For example, there is what my great uncle did to my great aunt: After many years of marriage and while she was ~7 months pregnant with their 8th child, he went to work one day and never came back. The whole town tried to find him, but the local police ultimately had to conclude that he was likely no longer alive. Many years later, he was found in Canada married to another woman (for which he was convicted of bigamy, as he never divorced my great aunt).

    And then there is what I supposedly did to a guy.

    We went on a single date together, but because he showed up over an hour late and then proceeded to spend at least 25% of the date tearfully talking about his ex he still had strong feelings for, I assumed he wasn't actually interested. I didn't hold this against him; he must have thought he was ready to start dating again, but then he realized he wasn't. I get it. It sucked a bit that he kind of wasted my time, but it happens. What can you expect from someone in throes of grief? I felt bad for him and wished him well at the end of the date.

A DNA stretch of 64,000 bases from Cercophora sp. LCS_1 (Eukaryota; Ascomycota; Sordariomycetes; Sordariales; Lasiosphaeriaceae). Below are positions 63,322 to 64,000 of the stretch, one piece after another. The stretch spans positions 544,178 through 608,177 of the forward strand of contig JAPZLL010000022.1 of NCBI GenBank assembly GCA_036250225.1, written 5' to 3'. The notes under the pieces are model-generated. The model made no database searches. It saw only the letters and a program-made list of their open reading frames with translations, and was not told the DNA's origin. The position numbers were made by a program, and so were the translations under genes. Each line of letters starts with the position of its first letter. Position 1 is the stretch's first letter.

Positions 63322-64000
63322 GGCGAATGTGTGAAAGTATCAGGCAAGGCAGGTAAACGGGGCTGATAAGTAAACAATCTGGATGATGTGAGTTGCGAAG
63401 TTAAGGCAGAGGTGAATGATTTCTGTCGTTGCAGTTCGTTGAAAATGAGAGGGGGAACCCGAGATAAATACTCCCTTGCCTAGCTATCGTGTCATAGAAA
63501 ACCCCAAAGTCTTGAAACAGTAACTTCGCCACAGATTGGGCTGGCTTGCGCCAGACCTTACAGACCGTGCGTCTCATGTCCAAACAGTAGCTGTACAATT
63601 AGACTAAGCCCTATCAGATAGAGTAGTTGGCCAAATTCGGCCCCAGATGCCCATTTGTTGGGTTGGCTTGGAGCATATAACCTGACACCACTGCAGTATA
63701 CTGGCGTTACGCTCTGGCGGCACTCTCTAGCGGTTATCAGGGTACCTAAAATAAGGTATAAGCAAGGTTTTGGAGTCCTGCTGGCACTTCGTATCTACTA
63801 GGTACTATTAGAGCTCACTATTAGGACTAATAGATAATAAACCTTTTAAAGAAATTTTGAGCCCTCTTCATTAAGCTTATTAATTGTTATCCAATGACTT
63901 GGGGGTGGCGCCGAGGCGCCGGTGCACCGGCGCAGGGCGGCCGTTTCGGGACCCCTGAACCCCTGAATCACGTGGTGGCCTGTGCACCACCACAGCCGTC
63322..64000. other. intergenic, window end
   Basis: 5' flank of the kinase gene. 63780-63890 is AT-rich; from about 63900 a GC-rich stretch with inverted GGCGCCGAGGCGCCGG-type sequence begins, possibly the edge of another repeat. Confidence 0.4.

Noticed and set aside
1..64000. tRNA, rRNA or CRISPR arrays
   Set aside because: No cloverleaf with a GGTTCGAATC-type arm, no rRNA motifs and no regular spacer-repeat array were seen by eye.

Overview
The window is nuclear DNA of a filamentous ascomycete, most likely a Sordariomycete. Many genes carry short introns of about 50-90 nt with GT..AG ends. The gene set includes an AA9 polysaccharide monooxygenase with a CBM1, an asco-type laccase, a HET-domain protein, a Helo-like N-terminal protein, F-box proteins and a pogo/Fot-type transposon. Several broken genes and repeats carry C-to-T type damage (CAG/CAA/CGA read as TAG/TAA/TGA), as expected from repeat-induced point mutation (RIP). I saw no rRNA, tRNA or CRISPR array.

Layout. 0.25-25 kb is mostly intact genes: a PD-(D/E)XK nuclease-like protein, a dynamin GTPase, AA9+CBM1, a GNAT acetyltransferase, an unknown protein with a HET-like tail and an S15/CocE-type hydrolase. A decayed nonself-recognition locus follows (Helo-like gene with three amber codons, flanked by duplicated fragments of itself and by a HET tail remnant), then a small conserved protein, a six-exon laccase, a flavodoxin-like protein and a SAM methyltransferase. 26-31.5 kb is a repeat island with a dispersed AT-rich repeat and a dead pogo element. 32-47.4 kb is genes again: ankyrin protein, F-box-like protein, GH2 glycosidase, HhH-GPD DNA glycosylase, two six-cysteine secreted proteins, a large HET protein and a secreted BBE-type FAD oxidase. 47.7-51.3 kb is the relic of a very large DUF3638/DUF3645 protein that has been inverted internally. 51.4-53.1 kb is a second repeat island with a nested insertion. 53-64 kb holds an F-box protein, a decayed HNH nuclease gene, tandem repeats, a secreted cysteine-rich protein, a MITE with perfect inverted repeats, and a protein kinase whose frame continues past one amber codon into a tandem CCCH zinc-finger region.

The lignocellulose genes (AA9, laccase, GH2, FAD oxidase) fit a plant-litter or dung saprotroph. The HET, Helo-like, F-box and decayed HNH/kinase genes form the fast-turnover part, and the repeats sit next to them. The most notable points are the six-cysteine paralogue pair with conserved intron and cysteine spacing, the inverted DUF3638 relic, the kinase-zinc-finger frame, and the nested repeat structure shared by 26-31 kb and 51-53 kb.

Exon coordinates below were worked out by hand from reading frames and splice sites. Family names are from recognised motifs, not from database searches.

He did not contact me again after the date, and I didn't contact him, either. I figured he was feeling a bit embarrassed about the whole thing, and I absolutely did not want to rub salt in that wound, so I let it be.

    A few months later, he randomly contacted me out of the blue to tell me that he'd spent the last few months positively furious with me, but he was now ready to forgive me for ghosting him.

    28 votes
    1. [2]
      sparksbet
      Link Parent
      THIS. The way people define it so widely that it encompasses anything from normal polite behavior to really intense stuff makes me really struggle to take people seriously when they paint it as...

      THIS. The way people define it so widely that it encompasses anything from normal polite behavior to really intense stuff makes me really struggle to take people seriously when they paint it as universally cruel. There's a huge spectrum of stuff that people call "ghosting" and it varies incredibly in how big of a deal it is and who (if anyone) is in the wrong. And outside of extreme cases, it's often very difficult to know enough details on both sides to paint an accurate picture of how things went for each party.